YELLOW SUBMARINE IN A PATAGONIAN FJORD
Who knew that one’s bucket list can include sailing beneath the waves in a six-person yellow submarine named Ringo? That’s what I found myself doing last month as part of a cruise down the coast of South America starting in Valparaiso. The subsurface water outside the sub does not have great visibility due to ground up rock from the glaciers feeding the fjords. Krill and crabs and fish live down there. It’s a surprisingly calm environment even when a storm is brewing on the surface, as we soon found out. Hence, our kayaking was postponed for another day.
I also got to ride in several Zodiak boats, which gave me a chance to hold a fragment of an iceberg. Look how clear it is! This surprised me until I thought about how clear icicles can be. It was also unbelievably cold. The green is actually the strap of my floating case to hold my cell phone.
Not all the icebergs, or the glaciers from which they split off, are clear like this. Some have a decidedly blue color and include layers of ground up rock. Have I told you how much I love rock?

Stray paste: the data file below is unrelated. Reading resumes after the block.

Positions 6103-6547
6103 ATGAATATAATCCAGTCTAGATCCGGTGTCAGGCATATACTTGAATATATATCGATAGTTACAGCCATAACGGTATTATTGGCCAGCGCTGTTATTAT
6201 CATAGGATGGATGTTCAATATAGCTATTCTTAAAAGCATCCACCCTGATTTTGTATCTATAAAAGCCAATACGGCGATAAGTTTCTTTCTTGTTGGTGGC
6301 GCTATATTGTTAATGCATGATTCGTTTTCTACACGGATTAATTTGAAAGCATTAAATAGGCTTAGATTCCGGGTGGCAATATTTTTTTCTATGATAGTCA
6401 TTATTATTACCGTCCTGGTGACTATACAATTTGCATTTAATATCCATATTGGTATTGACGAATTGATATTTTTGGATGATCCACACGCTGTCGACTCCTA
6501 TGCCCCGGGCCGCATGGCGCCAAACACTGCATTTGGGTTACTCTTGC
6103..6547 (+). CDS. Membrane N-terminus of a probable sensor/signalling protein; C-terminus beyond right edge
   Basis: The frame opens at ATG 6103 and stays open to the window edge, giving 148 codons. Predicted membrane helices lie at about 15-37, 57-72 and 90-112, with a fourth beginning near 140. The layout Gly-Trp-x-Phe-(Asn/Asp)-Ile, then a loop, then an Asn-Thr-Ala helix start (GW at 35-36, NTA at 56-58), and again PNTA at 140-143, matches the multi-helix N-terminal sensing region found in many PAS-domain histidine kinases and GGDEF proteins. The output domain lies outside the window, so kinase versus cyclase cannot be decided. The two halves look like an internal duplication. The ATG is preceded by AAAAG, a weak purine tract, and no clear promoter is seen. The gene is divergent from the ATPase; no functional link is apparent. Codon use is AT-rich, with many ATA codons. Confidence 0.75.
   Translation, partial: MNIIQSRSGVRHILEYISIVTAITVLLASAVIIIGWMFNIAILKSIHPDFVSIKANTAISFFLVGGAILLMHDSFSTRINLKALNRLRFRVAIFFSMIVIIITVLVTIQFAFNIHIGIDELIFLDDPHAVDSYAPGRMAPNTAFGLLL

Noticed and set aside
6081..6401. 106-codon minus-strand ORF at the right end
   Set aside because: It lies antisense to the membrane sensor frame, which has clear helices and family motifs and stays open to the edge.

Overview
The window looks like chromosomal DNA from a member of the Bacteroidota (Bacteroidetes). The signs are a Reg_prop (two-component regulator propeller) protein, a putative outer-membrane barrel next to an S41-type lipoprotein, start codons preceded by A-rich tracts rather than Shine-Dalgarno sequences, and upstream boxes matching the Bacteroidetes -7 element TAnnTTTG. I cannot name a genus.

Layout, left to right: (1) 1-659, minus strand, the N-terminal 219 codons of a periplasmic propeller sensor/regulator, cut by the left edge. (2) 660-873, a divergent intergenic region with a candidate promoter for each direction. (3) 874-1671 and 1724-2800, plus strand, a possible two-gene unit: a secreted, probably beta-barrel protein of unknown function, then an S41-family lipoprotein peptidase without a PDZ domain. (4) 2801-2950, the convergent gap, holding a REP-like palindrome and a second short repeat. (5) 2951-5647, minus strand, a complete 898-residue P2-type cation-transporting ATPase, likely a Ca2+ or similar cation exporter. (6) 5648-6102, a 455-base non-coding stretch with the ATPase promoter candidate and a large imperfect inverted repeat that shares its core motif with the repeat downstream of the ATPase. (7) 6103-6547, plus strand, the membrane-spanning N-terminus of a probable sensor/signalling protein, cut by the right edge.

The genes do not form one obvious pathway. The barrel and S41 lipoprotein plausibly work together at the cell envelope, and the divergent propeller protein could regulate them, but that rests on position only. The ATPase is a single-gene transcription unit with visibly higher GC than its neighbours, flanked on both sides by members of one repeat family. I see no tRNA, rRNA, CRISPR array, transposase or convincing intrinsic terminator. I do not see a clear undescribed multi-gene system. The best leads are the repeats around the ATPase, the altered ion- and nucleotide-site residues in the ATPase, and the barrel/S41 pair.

The ship (Viking Polaris) has several scientists on board. They launched a weather balloon one morning simultaneously with hundreds of others around the world.
As we sailed south, we came upon whales—hundreds of them and not all the same species. There were more than I could count, all blowing moist air from their blowholes. Hmmm, I was so astounded that I don’t seem to have gotten any pictures of them. The wildlife sightings also included black-necked swans, otters, sea lions, dolphins, a fox, vultures, and other birds. We also saw the paw print of a South American puma while hiking in the Andes, which is as close as I wanted to get to it.
Onward we went, all the way around Cape Horn! The tip of South America really was as cold and windy as it looks here!